Continue to connect your bits and pieces, until you have the two halves of your necklace. Make sure that your bottom two lengths of chain END WITH BENT LOOPS. This will be important!
It will look like this:

For the heart of the matter: take your 4” piece of wire, and start another spiral on one end, with your round-nosed pliers. As before, use your chain-nosed pliers to add to the spiral, once it's started. Start another, facing the first, on the other side. Keep them equal in size- you'll want the whole piece to be about 1” long, total.

Now, using your round-nosed pliers, grip the center of the piece, and bend it evenly, creating a heart shape.
If you wish to, gently hammer the corner of the heart, to strengthen it. Also, at this point, you can wrap a little section of each side of the heart with your 24 gauge wire, to help stabilize your pendant when wearing it (it will help to keep it centered, too).

Connect your heart to the bottom ends of your lengths of chain, using the same method that you used to connect your spiral links.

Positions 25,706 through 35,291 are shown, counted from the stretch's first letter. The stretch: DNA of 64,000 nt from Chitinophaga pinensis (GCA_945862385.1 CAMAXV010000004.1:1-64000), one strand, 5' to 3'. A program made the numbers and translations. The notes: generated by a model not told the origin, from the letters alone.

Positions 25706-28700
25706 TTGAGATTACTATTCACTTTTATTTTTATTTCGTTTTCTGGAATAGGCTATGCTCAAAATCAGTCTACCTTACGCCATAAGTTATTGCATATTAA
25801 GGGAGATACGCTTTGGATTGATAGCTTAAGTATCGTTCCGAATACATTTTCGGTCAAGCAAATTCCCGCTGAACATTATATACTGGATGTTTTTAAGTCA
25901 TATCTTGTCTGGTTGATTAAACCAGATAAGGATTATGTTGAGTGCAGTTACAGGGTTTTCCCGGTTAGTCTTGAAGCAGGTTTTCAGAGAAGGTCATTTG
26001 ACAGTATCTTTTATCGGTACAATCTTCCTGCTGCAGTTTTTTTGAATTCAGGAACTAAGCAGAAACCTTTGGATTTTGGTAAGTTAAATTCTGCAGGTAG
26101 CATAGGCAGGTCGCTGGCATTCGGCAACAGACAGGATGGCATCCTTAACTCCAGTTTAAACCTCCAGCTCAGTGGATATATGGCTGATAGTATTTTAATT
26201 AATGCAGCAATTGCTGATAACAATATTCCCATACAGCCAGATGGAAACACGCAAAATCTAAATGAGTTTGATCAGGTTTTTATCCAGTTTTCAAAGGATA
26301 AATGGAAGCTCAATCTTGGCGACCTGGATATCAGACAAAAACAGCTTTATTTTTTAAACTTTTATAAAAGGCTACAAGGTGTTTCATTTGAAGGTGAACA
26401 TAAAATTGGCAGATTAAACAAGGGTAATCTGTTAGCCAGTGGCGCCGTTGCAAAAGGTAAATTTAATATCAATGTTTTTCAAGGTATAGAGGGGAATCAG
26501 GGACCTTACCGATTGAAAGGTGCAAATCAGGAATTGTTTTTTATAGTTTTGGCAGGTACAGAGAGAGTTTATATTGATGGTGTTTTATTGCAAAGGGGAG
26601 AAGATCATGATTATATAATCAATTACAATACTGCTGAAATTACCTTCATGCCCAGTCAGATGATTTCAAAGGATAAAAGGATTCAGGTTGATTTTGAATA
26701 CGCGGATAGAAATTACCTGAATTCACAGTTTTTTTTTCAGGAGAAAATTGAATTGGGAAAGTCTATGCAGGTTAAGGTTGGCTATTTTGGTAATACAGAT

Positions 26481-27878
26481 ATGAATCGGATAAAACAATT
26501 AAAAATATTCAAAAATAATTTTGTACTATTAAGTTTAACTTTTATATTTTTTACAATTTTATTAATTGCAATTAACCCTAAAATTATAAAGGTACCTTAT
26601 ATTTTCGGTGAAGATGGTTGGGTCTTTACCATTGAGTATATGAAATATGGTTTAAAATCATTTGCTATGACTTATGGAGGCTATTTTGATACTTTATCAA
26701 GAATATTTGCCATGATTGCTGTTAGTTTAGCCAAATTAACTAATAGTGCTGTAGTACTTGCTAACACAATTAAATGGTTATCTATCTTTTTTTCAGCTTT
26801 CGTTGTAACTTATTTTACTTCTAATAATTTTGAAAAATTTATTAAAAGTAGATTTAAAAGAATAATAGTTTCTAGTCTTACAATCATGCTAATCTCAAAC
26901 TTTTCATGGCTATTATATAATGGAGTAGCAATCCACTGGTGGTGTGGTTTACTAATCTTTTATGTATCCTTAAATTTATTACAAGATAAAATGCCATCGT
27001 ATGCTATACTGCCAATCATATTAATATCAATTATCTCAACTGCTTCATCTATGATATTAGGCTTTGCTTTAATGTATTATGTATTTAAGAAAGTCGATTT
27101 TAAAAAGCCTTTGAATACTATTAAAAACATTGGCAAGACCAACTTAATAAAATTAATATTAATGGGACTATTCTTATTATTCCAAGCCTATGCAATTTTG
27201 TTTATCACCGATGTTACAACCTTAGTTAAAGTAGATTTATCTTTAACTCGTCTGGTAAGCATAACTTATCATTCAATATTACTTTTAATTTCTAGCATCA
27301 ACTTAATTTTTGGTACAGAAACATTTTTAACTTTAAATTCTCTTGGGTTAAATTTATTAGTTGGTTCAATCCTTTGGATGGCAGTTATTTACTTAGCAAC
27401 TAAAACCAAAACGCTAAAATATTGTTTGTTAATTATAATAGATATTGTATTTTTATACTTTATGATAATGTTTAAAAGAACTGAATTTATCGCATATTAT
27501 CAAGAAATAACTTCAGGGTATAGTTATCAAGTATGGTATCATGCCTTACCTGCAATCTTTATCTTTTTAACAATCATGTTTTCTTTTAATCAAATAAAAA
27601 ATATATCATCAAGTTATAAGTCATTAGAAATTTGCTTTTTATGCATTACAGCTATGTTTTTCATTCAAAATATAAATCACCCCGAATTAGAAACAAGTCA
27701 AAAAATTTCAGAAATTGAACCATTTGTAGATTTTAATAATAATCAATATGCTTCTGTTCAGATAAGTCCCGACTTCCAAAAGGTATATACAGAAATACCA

Now, have you been wondering about that ball-point pen, that was in the list of tools? Here's what it's for: this will be your mandrel for the three jump rings that you will be using to connect your pendant to the heart-piece. Wrap some of your 18 gauge wire around it, three full times, slip the spiral off, and snip evenly across, making three jump rings. These will need to be large enough around to fit through your pendant and the bottom corner of the heart, around 3/8ths of an inch. Hammer them to harden, if desired, and then open them, and connect your pendant with your heart (as if it wasn't, in some way, already!)

The finishing touches: add jump rings to the “top” ends of your chains, and attach either a purchased clasp, or make one, using your wires. If you make a double-thick hook clasp, wrap it in the 24 gauge copper, to tie it in to your chain's bicolor theme. A nice touch, also, is to add a dangle with an extra accent bead on  it, to the “loop” half of the clasp, and it makes it easier to find it, when you're trying to get your necklace on. (Sadly, I was unable to do this, as my beads had narrow little holes in them, and wouldn't fit on my silver wire!) Remove excess links, if it's too long, or add a few on each side, if it's not. Check over your connections, and tighten up anything that needs it. And you are DONE!